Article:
anonder said…
This is much better, ideas rather than the man.

Otherwise we are each in our cubicles, producing paperwork for no one, loveless solipsists and onanists and papermongers. That's a hard philosophy, man. And it is also, by the way, a more radically undermining critique of the ideology held by the present pope than any I can think of.

By itself, all intellectual effort is just word spinning. Only when the intellect is grounded in appeal to the primal desires of the soul (survival, food, sex) does intellectual word spinning have a purpose.

The grounding is normally not to the intellectual's personal desires, however--only the basest of intellectuals stoop that low. Rather, the intellectual seeks prestige--a spiritual desire--by offering his services on behalf of the primal desires--for survival, food, sex--of the other members of society.

The church would argue that it deserves prestige because conservative morality has served society well, in that conservative morality has led to the near total satisfaction of the primal desires for survival and food in the industrialized countries. These desires will also be fully satisfied in the Third World, once the Third World becomes more like the United States and Europe. I think the argument that conservative morality works is a very strong one, and you are wasting your time attacking it, at least by reference to the primal desires for survival and food.

Far better is to concentrate on the third of the three important primal desires--the desire for sex. By replacing conservative morality with something else--in the industrialized countries now, and in the Third world later--might it be possible to increase satisfaction of the desire for sex, while not significantly lessening satisfaction of the desires for survival and food? This is the place to ground yourself, in my opinion, in order to avoid pointless wordspinning and the intellectual equivalent of loveless solipsism and onanism. (Why did you pick those terms, anyway? and why the concern with Ratzinger's sex life?)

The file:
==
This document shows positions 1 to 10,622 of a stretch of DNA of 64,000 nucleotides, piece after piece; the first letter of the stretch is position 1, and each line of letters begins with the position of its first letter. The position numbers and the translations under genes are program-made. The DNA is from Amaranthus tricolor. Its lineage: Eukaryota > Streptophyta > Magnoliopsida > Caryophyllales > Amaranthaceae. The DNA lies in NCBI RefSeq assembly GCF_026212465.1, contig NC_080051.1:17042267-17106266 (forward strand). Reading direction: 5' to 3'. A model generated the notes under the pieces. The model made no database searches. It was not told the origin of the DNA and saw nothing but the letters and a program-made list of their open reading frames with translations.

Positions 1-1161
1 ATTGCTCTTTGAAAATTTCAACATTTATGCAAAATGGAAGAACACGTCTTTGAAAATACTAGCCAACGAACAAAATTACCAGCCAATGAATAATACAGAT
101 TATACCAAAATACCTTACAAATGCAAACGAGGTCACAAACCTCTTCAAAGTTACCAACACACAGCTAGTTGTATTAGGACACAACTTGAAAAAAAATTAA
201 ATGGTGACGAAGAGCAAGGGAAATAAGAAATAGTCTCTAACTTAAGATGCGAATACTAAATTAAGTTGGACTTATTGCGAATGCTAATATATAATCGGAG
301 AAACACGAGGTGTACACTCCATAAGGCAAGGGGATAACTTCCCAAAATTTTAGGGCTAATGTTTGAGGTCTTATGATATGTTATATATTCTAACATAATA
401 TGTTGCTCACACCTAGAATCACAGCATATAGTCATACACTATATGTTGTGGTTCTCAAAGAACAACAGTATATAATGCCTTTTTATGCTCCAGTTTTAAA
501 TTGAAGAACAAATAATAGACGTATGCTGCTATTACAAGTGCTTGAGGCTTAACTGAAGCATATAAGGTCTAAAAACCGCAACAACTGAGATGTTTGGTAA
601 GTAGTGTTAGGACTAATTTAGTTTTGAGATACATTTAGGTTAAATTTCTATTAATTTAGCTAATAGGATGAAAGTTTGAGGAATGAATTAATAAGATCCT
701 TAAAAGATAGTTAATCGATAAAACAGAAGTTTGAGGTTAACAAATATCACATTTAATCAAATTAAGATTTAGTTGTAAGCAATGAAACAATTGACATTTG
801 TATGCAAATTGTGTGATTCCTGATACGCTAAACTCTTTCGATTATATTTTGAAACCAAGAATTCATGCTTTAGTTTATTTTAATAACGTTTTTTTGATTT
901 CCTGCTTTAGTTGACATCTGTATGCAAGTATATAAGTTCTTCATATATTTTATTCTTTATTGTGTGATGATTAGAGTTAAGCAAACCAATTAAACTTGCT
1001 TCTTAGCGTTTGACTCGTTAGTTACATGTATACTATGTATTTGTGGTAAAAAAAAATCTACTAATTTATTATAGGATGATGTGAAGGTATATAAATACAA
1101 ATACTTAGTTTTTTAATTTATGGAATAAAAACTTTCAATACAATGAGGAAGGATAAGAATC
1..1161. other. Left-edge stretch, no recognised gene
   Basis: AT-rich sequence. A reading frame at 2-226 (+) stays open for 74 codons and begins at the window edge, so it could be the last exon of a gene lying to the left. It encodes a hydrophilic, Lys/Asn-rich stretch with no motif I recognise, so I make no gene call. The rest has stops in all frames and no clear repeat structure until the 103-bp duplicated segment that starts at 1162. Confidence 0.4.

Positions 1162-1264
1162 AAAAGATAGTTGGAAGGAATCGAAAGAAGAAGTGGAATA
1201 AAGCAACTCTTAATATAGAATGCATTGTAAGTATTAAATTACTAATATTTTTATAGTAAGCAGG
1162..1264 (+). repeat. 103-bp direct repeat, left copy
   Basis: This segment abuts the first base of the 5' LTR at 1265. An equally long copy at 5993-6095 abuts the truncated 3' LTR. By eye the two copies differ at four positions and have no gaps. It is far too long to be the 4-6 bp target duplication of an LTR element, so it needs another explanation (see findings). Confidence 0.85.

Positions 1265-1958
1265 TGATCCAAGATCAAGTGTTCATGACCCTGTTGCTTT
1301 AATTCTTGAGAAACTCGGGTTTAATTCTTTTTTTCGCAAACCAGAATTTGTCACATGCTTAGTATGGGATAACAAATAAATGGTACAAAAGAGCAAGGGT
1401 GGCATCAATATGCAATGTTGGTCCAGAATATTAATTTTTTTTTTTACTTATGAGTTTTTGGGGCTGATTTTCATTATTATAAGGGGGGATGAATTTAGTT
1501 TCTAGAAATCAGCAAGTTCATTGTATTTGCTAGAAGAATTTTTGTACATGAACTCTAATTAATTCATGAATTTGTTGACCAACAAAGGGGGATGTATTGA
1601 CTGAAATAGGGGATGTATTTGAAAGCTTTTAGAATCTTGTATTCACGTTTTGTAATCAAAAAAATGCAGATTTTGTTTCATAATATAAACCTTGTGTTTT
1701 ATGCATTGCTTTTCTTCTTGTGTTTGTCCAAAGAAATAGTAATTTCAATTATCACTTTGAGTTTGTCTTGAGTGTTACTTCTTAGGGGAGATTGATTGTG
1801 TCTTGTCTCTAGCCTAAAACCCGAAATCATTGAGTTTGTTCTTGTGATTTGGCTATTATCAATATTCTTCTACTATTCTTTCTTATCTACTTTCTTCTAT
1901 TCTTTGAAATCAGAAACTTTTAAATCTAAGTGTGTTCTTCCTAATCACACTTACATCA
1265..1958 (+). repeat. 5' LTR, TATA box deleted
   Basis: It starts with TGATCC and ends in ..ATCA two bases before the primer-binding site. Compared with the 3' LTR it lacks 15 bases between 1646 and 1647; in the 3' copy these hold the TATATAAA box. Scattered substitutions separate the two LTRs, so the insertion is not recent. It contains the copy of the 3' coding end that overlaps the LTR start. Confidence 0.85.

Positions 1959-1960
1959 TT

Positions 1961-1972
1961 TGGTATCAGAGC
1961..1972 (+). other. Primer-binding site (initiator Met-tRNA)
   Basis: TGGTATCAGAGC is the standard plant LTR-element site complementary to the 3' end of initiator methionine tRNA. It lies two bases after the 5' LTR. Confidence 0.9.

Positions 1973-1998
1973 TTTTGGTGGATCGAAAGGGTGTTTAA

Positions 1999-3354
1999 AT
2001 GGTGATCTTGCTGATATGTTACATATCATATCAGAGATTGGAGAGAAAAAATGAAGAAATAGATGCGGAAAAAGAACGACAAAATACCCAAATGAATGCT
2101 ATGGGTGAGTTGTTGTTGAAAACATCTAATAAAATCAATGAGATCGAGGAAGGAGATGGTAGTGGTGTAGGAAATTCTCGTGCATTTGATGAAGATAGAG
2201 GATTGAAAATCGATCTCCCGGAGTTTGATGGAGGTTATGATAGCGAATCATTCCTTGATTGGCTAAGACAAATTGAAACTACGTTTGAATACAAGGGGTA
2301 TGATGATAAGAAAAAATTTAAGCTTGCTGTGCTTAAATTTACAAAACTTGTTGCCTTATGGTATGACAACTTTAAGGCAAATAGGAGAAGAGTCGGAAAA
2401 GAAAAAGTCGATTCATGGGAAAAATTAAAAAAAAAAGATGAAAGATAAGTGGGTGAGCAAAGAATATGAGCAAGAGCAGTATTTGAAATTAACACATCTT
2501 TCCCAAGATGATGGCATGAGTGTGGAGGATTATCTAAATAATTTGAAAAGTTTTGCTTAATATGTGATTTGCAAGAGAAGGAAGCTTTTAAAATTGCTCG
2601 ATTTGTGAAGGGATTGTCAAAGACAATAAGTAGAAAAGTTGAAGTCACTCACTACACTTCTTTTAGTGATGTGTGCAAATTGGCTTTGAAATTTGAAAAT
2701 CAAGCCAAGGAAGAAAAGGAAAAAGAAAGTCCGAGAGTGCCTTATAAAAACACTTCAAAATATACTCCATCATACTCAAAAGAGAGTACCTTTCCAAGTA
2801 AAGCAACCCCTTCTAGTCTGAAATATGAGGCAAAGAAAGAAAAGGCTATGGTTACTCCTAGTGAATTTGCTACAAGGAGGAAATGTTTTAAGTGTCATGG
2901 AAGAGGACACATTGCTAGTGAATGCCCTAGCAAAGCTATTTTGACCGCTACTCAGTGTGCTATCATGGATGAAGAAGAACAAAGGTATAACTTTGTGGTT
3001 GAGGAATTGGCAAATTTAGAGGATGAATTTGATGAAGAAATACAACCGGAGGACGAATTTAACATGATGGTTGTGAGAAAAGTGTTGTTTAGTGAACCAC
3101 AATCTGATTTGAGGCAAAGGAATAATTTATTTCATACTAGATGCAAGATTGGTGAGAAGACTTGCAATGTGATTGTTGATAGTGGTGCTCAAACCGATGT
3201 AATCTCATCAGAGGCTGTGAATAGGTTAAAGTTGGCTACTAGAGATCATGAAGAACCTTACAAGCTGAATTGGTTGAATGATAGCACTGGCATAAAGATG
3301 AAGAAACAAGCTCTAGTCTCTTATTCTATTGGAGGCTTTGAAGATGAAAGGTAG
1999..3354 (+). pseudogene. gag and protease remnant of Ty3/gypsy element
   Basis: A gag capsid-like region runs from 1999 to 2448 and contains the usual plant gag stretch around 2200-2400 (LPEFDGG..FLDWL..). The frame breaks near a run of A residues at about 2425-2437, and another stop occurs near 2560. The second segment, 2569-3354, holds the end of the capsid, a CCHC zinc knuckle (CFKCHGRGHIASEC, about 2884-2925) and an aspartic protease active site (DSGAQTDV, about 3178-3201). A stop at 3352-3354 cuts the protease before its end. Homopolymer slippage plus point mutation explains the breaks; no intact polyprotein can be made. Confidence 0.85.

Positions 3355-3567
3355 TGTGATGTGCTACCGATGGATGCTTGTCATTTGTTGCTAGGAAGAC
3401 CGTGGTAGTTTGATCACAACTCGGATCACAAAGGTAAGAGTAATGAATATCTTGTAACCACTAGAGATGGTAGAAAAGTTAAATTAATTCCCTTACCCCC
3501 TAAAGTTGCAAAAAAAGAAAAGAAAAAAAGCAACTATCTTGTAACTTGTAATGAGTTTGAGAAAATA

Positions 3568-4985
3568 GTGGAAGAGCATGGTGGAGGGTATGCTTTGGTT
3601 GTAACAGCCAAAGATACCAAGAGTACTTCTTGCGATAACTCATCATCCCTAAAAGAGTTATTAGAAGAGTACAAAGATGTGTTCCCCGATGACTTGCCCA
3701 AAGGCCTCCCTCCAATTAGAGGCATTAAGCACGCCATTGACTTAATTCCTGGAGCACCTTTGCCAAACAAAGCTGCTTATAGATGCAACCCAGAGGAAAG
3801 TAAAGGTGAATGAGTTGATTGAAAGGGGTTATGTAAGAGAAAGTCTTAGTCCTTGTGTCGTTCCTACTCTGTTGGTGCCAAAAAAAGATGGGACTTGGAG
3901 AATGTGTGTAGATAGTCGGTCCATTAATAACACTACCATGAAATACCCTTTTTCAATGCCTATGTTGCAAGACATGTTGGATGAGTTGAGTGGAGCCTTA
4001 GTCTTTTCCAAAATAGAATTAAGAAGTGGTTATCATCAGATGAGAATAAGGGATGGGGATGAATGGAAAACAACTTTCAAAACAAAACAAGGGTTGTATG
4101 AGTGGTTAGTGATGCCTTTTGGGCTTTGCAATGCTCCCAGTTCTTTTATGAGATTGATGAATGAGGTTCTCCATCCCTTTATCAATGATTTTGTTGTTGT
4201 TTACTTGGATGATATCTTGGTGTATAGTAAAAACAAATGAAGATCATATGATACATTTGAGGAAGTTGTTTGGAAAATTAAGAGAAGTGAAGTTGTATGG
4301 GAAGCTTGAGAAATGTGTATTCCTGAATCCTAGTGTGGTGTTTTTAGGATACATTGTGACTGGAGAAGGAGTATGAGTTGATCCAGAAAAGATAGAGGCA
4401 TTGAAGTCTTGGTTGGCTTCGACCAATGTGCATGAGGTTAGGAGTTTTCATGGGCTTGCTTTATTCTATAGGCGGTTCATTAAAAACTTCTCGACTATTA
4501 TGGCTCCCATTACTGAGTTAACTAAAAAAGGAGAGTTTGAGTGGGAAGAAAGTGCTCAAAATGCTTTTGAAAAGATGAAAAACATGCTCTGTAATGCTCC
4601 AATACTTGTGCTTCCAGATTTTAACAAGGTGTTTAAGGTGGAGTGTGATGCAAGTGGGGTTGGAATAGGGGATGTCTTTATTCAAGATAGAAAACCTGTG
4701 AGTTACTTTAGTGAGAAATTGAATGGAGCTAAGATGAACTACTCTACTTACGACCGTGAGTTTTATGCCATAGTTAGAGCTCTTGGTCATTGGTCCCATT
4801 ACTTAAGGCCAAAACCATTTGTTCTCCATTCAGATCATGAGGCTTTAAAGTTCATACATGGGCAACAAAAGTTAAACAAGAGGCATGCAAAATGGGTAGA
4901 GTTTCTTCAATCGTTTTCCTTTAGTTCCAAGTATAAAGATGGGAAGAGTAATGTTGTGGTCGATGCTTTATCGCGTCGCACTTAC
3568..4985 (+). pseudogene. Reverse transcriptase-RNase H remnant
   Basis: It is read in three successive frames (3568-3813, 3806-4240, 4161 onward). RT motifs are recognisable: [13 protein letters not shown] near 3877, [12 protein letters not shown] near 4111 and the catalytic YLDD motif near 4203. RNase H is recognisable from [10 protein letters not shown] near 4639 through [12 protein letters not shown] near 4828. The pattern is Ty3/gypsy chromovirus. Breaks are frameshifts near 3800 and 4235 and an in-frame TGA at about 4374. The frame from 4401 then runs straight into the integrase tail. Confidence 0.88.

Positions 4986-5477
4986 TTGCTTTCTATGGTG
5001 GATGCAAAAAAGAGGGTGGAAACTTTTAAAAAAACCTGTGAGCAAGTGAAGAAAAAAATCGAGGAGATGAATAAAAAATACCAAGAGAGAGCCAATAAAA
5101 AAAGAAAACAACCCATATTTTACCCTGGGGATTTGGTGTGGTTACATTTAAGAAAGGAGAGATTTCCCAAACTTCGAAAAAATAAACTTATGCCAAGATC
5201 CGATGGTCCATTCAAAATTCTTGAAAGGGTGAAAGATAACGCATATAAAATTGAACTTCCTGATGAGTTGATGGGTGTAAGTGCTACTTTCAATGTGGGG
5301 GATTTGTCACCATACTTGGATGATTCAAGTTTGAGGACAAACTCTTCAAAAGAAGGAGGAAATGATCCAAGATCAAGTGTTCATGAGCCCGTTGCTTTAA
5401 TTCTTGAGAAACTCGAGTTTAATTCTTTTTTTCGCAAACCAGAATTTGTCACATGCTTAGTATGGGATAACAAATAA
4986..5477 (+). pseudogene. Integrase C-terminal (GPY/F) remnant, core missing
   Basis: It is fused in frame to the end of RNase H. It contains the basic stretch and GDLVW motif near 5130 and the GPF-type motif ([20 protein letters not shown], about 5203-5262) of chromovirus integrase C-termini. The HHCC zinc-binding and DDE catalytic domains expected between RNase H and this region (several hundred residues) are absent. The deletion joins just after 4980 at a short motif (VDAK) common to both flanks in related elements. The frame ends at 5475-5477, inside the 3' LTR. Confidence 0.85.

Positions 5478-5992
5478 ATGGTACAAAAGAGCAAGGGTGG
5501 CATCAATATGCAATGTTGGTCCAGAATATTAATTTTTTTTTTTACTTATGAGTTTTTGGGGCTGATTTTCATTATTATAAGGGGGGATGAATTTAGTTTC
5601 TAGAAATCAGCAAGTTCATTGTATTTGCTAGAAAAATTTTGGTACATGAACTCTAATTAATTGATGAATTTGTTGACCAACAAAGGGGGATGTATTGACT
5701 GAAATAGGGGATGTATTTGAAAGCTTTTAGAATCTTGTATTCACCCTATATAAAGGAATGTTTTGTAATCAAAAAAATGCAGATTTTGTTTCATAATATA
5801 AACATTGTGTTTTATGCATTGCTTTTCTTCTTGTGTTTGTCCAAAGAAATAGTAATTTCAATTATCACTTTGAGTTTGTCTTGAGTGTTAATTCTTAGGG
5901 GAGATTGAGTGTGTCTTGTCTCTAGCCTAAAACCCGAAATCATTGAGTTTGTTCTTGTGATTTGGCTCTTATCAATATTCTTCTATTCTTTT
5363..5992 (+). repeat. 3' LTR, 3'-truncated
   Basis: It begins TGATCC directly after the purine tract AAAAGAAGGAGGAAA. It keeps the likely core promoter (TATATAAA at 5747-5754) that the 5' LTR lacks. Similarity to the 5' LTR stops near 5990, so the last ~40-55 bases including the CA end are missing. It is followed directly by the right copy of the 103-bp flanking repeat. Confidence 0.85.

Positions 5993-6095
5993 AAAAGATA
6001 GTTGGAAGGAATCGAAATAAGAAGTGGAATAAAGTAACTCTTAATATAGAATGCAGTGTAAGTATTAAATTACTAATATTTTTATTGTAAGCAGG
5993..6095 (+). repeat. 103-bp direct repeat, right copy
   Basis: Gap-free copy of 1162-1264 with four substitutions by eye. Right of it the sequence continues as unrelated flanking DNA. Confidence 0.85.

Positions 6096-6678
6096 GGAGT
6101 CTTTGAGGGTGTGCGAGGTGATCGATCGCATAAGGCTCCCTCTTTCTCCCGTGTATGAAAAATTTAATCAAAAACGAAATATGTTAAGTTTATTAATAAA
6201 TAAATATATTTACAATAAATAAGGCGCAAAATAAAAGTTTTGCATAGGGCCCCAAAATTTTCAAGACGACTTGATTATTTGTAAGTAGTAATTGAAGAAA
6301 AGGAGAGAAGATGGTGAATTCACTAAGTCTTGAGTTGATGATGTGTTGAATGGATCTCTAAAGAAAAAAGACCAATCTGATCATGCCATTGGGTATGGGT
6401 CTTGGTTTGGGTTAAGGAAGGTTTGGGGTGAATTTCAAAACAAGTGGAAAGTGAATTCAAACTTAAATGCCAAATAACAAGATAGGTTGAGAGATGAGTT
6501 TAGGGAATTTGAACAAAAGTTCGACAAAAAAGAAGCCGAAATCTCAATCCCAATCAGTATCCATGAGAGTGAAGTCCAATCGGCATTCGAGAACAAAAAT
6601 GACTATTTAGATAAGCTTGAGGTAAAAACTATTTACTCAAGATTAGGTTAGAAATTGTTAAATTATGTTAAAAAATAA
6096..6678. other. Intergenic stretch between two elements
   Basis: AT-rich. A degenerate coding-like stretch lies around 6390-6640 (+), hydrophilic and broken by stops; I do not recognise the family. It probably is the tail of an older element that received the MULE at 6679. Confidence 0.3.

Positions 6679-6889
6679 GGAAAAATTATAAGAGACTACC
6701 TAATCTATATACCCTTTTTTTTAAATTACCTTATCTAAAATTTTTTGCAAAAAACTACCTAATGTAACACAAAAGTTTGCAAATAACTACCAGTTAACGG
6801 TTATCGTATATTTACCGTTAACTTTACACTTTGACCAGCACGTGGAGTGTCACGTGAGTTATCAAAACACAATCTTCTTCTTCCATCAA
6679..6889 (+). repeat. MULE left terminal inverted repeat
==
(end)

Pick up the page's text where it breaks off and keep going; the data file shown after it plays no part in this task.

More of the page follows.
roger said…
hey anonder--

I have to disagree with you on a few things.

Ideas, or wordspinning, are embedded in the full meat of life and lives. Words are, after all, material things. When the man who heads the firing squad says fire, that word doesn't kill the prisoner -- but without the word, the prisoner isn't killed. The point is, words aren't outside of objects, and objects are what we are.

As for Catholic morality serving us well -- I also disagree. Sometimes it has done good things -- think of Las Casas -- and sometimes it has done some of the most terrible things in this century -- think of the concentration camp blessed by Archbishop Stepanic, who was helped by the Catholic church, at the end of WWII, to escape for complicity in killing almost 750,000 Serbs. There's no forgiveness for that, at least on my part. I keep the Catholic popes of the modern era in the same part of my heart that I keep Mao, Stalin and Hitler -- the cupids of genocide, murdering for the love of humanity.

However, you are right that onanism shouldn't be spit on -- I like it, too. I was using it, rather, as an example of a solitary act.